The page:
Decoded, in a trace

Over the last 15 years, Kay Scarpetta has sawed into innumerable skulls, tangled with intestine-chomping nasties and survived murderous attacks by suicidal helicopters and lethal chip hammers. So knocking The Da Vinci Code off the number one spot is easy-peasy—the sort of task this tough blonde might undertake during a massage-and-meditation weekend.
For those not into gore and gristle, Dr Scarpetta is a fictional forensic examiner who, in the course of 13 violent bestsellers, peers at spleens and murder scenes—and usually stumbles upon a fibre or abrasion which serves as the vital clue. Trace, the latest in this series, suddenly hit the headlines when its international sales figures outstripped those of The Da Vinci Code last week. Which seems to indicate that the only subject that can compete with Vatican conspiracies is gruesome autopsies.
The brain behind the forensic phenomenon is Patricia Cornwell, a former crime reporter who spent six years working in the Virginia Chief Medical Examiner’s Office where she occasionally assisted on autopsies. While her first three novels were rejected outright, an imaginative publisher suggested that Cornwell dump her generic male detective and focus on the female pathologist who had hitherto been assigned a bit role. The 40-year-old Kay Scarpetta made a splashy entry in Postmortem where, as Chief Medical Examiner for Virginia, she helped investigate a spate of monstrous murders. The book bagged a clutch of awards and placed Cornwell firmly on the path to bestsellerdom and $24-million-for-three-books contracts. The success of Scarpetta also spawned a conference of fictional female pathologists who, like the rather self-important prototype, blather endlessly about “helping the dead to speak”.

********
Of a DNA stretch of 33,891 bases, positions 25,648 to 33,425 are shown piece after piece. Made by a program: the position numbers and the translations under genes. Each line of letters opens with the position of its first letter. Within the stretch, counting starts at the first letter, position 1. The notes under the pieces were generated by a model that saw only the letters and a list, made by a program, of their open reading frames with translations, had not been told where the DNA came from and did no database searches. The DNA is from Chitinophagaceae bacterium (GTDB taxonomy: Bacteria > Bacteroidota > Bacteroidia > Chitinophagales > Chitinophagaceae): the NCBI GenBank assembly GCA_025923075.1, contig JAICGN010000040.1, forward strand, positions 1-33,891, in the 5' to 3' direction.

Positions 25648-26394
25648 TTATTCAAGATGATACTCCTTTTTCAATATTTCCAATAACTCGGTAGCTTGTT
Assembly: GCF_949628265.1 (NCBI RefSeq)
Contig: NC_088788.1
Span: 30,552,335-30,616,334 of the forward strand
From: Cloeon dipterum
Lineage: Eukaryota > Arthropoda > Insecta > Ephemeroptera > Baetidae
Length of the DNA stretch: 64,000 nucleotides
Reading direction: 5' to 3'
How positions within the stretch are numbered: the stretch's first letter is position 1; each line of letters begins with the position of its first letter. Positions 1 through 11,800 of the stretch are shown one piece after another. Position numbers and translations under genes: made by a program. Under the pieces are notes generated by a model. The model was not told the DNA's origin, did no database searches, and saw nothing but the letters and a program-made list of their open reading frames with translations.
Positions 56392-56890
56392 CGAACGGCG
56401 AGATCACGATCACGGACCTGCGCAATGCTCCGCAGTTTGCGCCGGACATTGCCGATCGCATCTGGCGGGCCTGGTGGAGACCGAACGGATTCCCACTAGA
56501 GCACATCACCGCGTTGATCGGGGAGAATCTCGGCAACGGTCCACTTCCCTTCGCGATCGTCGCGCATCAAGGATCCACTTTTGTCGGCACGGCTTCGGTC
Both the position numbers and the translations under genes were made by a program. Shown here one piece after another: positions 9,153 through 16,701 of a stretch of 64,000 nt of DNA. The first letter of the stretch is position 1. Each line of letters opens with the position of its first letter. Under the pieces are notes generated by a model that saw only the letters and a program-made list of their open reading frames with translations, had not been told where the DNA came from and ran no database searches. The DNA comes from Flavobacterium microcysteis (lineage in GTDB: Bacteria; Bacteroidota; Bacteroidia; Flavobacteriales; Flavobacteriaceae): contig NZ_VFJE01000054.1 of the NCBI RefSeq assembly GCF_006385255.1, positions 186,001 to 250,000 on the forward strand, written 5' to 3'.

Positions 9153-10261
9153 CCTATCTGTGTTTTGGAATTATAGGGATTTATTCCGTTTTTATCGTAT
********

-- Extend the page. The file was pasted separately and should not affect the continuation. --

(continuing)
Unlike the cosy whodunits favoured by the British, the Americans have always preferred psychopaths, mutilated corpses and chilling endings. The early Kay Scarpetta novels may not have been pretty—after all, no investigation conducted to the sound of a saw slicing human bone and tweezers picking at dead skin can be pleasant—but they were great reads with intelligent plots. In Cruel and Unusual, for example, the fingerprints found on a new murder scene mystifyingly matched those of a man already executed in Virginia’s electric chair.

Regrettably, however, Scarpetta has today gone the way of over-flogged investigators. In recent books she has become more walking target than doctor-detective, with every psychopath in the US involving her in tedious cat-and-mouse games that place her at “mortal risk”. She’s lost her job, her spunk and her sense of humour—the abiding mystery is that she hasn’t lost her readers.

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